Cart (Loading....) | Create Account
Close category search window

Microstructural characterization of nitrogen‐implanted silicon‐on‐insulator

Sign In

Cookies must be enabled to login.After enabling cookies , please use refresh or reload or ctrl+f5 on the browser for the login options.

Formats Non-Member Member
$31 $31
Learn how you can qualify for the best price for this item!
Become an IEEE Member or Subscribe to
IEEE Xplore for exclusive pricing!
close button

puzzle piece

IEEE membership options for an individual and IEEE Xplore subscriptions for an organization offer the most affordable access to essential journal articles, conference papers, standards, eBooks, and eLearning courses.

Learn more about:

IEEE membership

IEEE Xplore subscriptions

4 Author(s)
Chang, P.‐H. ; Central Research Laboratories, Texas Instruments, Inc., MS 147, Dallas, Texas 75265 ; Slawinski, C. ; Mao, B.‐Y. ; Lam, H.W.

Your organization might have access to this article on the publisher's site. To check, click on this link: 

The effects of implant dose and postimplant annealing treatment on the microstructure of nitrogen‐implanted silicon‐on‐insulator were studied by cross‐sectional transmission electron microscopy techniques. In the lower dose case (0.75×1018/cm2) an amorphous silicon layer forms after implantation. Annealing at 1200 °C or higher results in a buried polycrystalline α‐Si3N4 layer containing many randomly oriented silicon particles. Higher dose implantation results in an amorphous silicon‐nitride layer. A porous layer also forms in the middle of the amorphous layer if the implant dose is 1.2×1018/cm2 or higher. The crystallization of the amorphous layer in the higher dose cases is shown to happen in two steps. In the first step nucleation and growth of α‐Si3N4 grains occur in the amorphous nitride region to form a spherulitic polycrystalline structure. The second step is the cellular growth of the spherulitic nitride grains into the crystalline silicon regions. Silicon particles are trapped at the cell walls as the cellular reaction advances. These particles are conglomerated and sphereodized but retain the same orientation as the substrate silicon at higher temperatures. The quality of the top silicon film is excellent after annealing at 1200 °C or higher, irrespective of the implant dose.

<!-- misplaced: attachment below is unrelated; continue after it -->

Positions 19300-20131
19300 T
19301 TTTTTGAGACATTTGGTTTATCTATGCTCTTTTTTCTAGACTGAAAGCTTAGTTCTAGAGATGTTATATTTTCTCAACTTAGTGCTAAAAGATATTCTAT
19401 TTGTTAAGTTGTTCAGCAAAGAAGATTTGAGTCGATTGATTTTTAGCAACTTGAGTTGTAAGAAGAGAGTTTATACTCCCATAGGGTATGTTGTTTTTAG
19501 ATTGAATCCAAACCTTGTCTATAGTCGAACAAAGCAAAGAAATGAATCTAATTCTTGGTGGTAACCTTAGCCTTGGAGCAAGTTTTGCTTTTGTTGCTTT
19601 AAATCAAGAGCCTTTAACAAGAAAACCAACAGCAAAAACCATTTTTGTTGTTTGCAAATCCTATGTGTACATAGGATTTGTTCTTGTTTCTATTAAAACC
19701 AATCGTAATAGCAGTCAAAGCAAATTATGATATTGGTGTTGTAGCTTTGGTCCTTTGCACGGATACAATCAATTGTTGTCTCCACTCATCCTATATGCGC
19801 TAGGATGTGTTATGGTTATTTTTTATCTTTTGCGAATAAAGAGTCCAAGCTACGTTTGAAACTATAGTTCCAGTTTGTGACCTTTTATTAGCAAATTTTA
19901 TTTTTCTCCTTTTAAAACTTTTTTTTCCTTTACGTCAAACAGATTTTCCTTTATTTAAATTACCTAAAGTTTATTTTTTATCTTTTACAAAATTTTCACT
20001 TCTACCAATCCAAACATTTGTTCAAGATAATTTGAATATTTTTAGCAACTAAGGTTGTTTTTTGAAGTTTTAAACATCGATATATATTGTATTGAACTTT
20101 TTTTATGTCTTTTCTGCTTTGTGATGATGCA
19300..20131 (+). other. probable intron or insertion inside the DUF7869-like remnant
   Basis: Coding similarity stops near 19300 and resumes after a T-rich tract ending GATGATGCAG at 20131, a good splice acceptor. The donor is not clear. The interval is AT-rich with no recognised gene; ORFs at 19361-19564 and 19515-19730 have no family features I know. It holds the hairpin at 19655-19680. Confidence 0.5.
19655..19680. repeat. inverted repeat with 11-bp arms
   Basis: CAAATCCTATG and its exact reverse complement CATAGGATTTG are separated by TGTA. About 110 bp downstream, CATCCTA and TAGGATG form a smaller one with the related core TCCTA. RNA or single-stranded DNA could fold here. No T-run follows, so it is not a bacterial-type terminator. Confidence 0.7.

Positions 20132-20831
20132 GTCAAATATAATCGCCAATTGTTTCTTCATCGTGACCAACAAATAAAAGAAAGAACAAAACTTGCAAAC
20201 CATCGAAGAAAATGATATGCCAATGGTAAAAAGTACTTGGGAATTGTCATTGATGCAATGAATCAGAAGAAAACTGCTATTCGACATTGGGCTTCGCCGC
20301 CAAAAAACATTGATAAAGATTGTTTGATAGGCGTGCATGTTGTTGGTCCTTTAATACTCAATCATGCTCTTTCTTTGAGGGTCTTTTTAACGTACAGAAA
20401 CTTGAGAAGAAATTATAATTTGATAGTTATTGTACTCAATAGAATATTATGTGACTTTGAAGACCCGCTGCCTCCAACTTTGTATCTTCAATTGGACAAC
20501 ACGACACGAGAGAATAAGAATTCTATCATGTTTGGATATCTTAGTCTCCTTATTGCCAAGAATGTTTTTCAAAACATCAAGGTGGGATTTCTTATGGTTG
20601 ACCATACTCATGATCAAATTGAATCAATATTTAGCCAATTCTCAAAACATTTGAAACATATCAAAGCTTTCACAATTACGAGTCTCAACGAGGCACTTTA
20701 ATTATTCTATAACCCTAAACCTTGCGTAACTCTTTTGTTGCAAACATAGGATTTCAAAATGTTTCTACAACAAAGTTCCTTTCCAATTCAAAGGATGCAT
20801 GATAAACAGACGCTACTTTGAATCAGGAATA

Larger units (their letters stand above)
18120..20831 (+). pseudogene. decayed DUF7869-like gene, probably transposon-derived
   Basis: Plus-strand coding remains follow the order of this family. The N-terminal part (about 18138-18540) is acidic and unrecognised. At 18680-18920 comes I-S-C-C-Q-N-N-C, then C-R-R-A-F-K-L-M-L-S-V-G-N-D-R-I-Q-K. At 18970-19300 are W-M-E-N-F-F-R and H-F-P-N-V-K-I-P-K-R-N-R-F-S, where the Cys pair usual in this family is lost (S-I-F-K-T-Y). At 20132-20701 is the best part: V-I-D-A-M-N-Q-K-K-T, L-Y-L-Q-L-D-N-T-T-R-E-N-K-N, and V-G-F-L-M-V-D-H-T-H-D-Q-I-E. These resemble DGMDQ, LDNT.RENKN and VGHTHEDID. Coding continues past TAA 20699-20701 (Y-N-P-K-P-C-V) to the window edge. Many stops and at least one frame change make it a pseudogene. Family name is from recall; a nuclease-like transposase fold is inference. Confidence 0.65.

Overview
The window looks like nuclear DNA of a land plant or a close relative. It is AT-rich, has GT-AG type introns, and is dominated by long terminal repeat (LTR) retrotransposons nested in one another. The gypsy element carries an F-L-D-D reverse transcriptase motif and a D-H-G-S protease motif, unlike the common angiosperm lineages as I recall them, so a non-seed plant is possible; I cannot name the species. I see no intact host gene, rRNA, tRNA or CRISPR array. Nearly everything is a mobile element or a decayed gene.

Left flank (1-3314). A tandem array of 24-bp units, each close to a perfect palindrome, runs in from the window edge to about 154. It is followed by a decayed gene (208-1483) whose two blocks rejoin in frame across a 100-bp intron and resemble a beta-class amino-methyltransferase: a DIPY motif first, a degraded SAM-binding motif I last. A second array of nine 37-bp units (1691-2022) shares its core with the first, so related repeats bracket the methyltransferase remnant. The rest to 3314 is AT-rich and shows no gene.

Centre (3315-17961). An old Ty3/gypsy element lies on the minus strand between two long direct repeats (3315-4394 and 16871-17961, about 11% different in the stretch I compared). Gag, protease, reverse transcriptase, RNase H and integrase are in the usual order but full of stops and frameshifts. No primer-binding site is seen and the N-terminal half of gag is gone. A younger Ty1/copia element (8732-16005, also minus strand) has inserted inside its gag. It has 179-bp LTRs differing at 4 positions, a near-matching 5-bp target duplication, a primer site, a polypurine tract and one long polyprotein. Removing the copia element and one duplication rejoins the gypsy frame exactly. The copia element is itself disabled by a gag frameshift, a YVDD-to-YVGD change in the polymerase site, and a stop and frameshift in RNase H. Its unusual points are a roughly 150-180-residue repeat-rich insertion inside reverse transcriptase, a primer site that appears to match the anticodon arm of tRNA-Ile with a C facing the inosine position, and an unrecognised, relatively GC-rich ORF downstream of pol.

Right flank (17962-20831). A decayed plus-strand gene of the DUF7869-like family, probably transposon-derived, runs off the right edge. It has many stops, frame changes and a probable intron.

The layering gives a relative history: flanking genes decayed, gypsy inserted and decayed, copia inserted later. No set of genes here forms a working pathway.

Published in:

Journal of Applied Physics  (Volume:61 ,  Issue: 1 )

Date of Publication:

Jan 1987

Need Help?

IEEE Advancing Technology for Humanity About IEEE Xplore | Contact | Help | Terms of Use | Nondiscrimination Policy | Site Map | Privacy & Opting Out of Cookies

A not-for-profit organization, IEEE is the world's largest professional association for the advancement of technology.
© Copyright 2014 IEEE - All rights reserved. Use of this web site signifies your agreement to the terms and conditions.